Whether open or private, it is not illogical that the PKK would have sentimental support from the BDP. After all they share the same cause and nationalism, if not the same platform.

Only when the grassroots support for the PKK is cut and Kurdish moderates are embraced can Turkey tip the balance against the PKK.

The end game

Most Turks are fierce nationalists and the mere idea of negotiating with the PKK or surrendering to their demands is a major red-line. The battle between the PKK and Ankara has become a question of pride and with sides are as entrenched as ever. No side is willing to cede with fear of their call for peace been perceived as a sign of weakness.

Turkey continues to reassure Kurds on the one hand and battle Kurds on the other, whilst trying to demarcate between a group of rebels and the general Kurdish population. Unfortunately, it is not about a group of rebels. If it was that simple the PKK would have been destroyed a long-time ago. It’s about addressing the root of the issue as opposed to cutting the branches of your problems.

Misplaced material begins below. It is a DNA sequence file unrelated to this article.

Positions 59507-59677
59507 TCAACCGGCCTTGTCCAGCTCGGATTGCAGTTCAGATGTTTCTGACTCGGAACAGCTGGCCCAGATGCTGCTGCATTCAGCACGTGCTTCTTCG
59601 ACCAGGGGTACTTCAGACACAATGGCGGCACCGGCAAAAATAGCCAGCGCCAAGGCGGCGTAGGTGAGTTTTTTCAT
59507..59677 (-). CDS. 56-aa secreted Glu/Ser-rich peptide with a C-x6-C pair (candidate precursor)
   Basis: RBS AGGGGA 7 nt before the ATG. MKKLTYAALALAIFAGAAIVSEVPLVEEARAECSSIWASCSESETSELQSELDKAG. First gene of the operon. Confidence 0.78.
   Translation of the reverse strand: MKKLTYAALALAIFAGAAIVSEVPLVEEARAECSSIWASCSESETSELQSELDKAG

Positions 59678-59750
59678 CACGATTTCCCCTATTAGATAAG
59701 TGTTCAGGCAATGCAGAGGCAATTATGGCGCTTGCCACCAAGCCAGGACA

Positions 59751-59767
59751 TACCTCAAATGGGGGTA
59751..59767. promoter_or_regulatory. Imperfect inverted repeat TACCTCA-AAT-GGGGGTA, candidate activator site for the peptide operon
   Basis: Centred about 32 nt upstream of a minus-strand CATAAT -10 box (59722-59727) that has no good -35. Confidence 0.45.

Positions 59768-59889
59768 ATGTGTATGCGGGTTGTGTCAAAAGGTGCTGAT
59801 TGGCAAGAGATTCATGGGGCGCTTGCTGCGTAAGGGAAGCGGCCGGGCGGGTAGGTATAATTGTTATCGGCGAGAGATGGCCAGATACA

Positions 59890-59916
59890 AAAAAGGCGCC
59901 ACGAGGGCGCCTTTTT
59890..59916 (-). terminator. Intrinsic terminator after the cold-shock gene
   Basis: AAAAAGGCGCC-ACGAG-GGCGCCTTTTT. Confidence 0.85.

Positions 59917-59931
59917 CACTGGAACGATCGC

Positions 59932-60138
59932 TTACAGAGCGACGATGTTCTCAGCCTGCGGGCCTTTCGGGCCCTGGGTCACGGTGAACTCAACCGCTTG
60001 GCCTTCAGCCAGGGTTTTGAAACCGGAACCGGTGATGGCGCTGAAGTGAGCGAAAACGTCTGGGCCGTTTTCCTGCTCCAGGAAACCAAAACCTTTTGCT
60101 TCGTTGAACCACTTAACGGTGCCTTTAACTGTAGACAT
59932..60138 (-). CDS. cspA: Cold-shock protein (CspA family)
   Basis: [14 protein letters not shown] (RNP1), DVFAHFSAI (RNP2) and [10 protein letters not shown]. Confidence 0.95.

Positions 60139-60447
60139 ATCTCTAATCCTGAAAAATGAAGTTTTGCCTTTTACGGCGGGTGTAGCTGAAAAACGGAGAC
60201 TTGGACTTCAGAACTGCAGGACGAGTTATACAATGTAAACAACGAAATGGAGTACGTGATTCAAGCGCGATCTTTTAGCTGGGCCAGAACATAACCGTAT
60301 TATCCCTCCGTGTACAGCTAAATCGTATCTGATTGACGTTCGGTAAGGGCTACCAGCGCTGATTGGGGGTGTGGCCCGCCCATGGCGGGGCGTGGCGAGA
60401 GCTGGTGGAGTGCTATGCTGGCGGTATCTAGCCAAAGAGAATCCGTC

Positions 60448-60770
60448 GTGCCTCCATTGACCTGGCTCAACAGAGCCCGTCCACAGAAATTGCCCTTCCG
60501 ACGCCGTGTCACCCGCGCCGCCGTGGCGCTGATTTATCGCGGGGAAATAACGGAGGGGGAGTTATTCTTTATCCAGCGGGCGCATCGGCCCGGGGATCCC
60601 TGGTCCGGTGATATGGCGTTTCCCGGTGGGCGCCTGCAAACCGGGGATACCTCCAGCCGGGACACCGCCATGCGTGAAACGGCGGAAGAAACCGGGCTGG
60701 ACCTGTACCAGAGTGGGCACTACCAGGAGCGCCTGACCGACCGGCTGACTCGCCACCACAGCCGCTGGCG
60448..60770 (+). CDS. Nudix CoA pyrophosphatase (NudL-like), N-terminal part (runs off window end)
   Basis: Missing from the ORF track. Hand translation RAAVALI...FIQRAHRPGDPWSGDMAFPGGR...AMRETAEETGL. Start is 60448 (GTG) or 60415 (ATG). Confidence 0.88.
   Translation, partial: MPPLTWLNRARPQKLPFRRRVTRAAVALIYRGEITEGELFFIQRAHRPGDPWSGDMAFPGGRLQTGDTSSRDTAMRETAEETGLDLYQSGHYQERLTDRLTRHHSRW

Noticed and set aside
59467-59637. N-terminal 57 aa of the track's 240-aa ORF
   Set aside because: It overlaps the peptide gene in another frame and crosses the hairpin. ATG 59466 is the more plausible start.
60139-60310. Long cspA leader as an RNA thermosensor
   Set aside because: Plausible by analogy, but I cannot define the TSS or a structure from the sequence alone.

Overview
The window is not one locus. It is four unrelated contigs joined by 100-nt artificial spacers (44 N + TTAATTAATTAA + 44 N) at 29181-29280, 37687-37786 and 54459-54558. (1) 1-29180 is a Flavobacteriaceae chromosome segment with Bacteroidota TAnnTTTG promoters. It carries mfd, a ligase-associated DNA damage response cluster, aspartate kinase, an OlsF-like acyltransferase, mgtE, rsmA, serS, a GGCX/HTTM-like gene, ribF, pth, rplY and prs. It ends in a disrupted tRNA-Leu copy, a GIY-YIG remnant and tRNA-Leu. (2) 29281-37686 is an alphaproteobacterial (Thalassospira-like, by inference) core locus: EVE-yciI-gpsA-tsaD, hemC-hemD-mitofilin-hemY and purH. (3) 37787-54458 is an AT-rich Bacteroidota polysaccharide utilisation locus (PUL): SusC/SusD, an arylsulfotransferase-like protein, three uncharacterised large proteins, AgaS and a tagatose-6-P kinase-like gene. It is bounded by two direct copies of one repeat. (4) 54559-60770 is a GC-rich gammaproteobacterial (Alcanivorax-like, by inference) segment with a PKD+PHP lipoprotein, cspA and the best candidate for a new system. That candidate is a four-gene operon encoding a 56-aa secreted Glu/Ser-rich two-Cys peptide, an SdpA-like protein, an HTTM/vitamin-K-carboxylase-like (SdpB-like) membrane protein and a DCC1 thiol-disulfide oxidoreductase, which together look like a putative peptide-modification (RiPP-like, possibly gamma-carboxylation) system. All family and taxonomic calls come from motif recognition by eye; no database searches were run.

It begs the question of just why Turkey has allowed the struggle to straddle for so long. Without a doubt the PKK has benefited many in the Turkish hierarchy as it has provided fuel to maintain the status-quo.

Times have dramatically changed and as the Middle East unravels, Turkey must either address new realities and influence the present or become swept as history is made.

First Published On: Kurdish Globe

Other Publication Sources:, Various Misc.

Turkey’s new saviour role in the region undercut by its refusal to resolve age-old issue at home

Turkish support of Palestinian statehood and human rights in the Middle East is all the more ironic as the real issue of the region, a solution to the Kurdish national struggle is overlooked.

As Turkey attempts to accelerate itself as a reborn champion of the Middle East, at the same time its highly anticipated “Democratic Opening” aimed at resolving its age old Kurdish dilemma has ground to a halt. Turkey continues a reach out to its neighbours but increasingly neglects to resolve historic problems on its doorstep.

In the past few years, Turkey has increasingly strengthened its influence over the eastern Mediterranean and the greater Middle East. While for decades Turkey looked more closely to its West than its Eastern frontier, there has clearly been a shift as it tries to muster an Ottoman-like prominence over the region.